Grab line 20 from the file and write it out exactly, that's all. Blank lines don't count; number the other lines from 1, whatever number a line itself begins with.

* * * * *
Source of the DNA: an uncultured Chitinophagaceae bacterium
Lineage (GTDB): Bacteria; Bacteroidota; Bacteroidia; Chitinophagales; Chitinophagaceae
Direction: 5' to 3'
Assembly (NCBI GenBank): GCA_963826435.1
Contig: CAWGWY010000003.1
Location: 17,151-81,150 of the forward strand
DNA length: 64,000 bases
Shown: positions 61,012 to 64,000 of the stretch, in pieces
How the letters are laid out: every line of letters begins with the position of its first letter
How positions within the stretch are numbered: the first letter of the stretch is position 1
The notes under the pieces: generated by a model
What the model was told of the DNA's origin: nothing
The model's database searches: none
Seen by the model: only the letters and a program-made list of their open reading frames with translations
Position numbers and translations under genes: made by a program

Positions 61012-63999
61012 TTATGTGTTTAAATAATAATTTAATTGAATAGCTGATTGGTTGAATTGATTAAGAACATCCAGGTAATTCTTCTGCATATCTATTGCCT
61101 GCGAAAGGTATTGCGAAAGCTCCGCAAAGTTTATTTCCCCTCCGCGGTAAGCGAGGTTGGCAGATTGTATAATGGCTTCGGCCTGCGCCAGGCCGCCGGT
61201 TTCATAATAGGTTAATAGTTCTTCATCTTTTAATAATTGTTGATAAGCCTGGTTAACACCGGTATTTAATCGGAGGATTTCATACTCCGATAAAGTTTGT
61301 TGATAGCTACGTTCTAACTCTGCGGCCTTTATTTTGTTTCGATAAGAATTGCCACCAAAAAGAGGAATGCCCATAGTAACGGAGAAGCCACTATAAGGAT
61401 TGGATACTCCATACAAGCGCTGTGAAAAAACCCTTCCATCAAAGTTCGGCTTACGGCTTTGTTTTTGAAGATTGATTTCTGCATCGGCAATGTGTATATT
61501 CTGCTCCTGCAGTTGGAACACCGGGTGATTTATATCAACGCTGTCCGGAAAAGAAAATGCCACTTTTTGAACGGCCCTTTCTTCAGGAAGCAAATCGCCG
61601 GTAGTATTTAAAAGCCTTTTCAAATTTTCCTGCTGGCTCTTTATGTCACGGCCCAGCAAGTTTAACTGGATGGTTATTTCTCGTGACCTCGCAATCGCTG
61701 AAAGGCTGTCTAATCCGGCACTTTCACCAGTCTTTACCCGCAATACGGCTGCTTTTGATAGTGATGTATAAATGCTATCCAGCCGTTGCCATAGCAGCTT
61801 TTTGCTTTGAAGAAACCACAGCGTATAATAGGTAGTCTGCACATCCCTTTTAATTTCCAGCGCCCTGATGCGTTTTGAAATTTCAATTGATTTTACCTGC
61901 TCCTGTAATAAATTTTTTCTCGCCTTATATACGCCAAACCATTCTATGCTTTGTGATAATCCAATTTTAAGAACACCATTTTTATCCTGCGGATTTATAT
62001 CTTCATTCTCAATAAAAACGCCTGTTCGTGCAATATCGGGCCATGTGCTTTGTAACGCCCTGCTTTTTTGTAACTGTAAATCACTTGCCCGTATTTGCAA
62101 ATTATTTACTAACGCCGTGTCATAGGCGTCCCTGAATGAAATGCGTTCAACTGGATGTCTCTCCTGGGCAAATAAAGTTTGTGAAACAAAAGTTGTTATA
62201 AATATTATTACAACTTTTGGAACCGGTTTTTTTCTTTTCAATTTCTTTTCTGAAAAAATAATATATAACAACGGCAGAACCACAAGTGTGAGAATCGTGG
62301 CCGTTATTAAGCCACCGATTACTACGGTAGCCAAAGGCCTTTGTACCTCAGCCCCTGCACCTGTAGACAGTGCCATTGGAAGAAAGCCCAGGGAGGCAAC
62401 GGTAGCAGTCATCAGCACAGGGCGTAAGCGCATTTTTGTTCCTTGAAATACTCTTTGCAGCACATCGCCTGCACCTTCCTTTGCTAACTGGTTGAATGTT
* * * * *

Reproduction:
61301 TGATAGCTACGTTCTAACTCTGCGGCCTTTATTTTGTTTCGATAAGAATTGCCACCAAAAAGAGGAATGCCCATAGTAACGGAGAAGCCACTATAAGGAT